I was born in 1961. I remember my older cousins dragging me out of bed to watch A Hard Day's Night on TV. I was only 4 or 5 at the time, but I fell in love with George Harrison at first sight. I remember my brother, six years older, telling me that AM radio and Kasey Kasem were crap and FM radio was where it was at. Oh yeah, and there was this band called The Grateful Dead. I remember my best friend in high school. She was an outsider (heck, we both were) but knew everything about music and couldn't stop raving about this guy, Bruce Springsteen, who was going to blow the roof off of rock and roll. And this was months before he appeared on the covers of Newsweek and Time, both in the same week. I remember going to the first The Who farewell tour at a concert in 1982 (yeah 40 years ago and Roger Daltrey is still hot) at the old Kingdome in Seattle. The story is there were 25,000 people on the floor alone. I was in the nosebleed section, with a good view of the video screen. The guy next to me had brought his son and they were enjoying the show. The Who starts singing "Who Are You," which was a hit at the time, and the son is rocking out. Next, they play "Baba O'Reilly" and the dad jumps up and rocks out like mad. Those are some of my best memories to explain my lifelong love of music.
I remember Linda Ronstadt from her time with The Stone Poneys and the song Different Drum
Later on, she went solo with songs like When Will I Be Loved
You're No Good
And Poor Poor Pitiful Me
She has an amazing voice, and I've always enjoyed her music. But I kind of forgot about her in the large pond of 70's soft rock - The Eagles, Jackson Browne and others. Along with my lifelong loves, The Grateful Dead and Bruce Springsteen, and the emerging Punk Rock scene of The Clash, Elvis Costello and later, 90s bands like Duran Duran and Squeeze.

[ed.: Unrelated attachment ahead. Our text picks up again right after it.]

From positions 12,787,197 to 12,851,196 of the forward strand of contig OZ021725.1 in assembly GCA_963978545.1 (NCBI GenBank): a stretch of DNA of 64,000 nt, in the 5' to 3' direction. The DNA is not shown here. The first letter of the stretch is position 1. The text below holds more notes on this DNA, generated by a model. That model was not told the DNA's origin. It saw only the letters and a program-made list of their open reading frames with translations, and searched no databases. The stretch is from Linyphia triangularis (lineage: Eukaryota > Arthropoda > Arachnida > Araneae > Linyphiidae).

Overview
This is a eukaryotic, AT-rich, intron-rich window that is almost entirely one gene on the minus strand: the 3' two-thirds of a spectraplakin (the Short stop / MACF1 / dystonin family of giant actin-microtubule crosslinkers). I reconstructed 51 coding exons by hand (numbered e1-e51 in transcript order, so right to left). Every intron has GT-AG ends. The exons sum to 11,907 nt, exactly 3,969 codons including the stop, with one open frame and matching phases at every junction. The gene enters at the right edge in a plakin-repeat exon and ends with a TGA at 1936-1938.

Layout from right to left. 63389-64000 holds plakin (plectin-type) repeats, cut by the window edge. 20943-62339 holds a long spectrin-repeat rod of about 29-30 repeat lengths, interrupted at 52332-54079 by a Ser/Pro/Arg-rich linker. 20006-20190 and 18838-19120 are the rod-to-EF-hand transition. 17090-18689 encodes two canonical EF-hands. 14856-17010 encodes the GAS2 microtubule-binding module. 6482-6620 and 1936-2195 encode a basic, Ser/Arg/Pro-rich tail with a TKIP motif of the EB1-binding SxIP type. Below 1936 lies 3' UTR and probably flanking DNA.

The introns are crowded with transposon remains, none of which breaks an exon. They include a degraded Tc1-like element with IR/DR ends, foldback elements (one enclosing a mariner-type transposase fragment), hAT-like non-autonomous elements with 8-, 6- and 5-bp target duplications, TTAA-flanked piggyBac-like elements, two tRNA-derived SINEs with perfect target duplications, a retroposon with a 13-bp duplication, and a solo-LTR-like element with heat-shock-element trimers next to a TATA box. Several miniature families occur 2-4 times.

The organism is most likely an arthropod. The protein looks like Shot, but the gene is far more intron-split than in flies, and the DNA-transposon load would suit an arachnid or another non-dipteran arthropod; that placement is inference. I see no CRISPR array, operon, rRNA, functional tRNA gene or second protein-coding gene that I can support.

Flash forward to a couple years ago, pre-covid. A good friend and I were determined to support the local arts. We became members of a local, independent theater, The Grand Cinema
For the price of a membership, we get discount movie tickets and a free bag of popcorn with each movie. And they're first run movies, not revivals or second run shows. Way better than the corporate multiplexes we're all used to. So one Sunday afternoon, my friend and I settled into our seats with our popcorn, to watch Linda Ronstadt, The Sound of my Voice.
I was astounded by how much I'd forgotten, or never knew, about her career. She toured with The Doors, Jackson Browne and Neil Young. She received numerous Grammy awards, appeared on the cover of Time Magazine and dated Jerry Brown, then governor of California (his first time around). She was a true Rock Star in a time of male dominance in the industry. And the depth and breadth of her talent and her risk taking is amazing.
In an age of soft rock and the "corporatization" of music (see the emergence of punk rock as rebelling against that trend) Linda Ronstadt turned to Broadway, starring in The Pirates of Penzance, both on stage and later in movie form,
For which she was nominated for both a Tony and a Golden Globe.
Tired of playing large arenas and wanting to broaden her horizons further, in the 1980s she worked with Nelson Riddle to produce a trilogy of albums of "standards," which some mockingly called "elevator music." Which regardless of the criticism, sold over 7 million copies.
In 1986, Ronstadt worked with Dolly Parton and Emmylou Harris to produce the album Trilogy which included the Grammy award winning "To Know Him is to Love Him."
In 1987, Ronstadt released Canciones de Mi Padre, a collection of traditional Mexican folk songs, which won her a Grammy for Best Mexican-American performance album.
She also performed the album live, which was recorded as part of PBS's Great Performances series.
Also in 1987, she recorded Somewhere Out There with James Ingram, which was featured in the movie, An American Tail, and earned the two an Academy Award nomination for Best Song.
In 1989, Ronstadt released Cry Like a Rainstorm, Howl Like the Wind, which included the single Don't Know Much with soul singer Aaron Neville and which received numerous Grammy nominations.
For the next 20 years, Linda Ronstadt continued to release albums, tour and perform on stage, in concert and in opera. However, in 2011 she announced her retirement, and in 2013 revealed she had Parkinson's Disease and could no longer sing a note.
So there was a lot to learn from The Sound of My Voice, and from Wikipedia which I used to flesh out the fuzzy bits. I had no idea the various nooks of the music world that Ms. Ronstadt explored and the success she had in exploring them. Even if you don't watch the entire documentary, just watch a few of the live clips to appreciate this talented musician.
h/t to LL Brown, who got me thinking.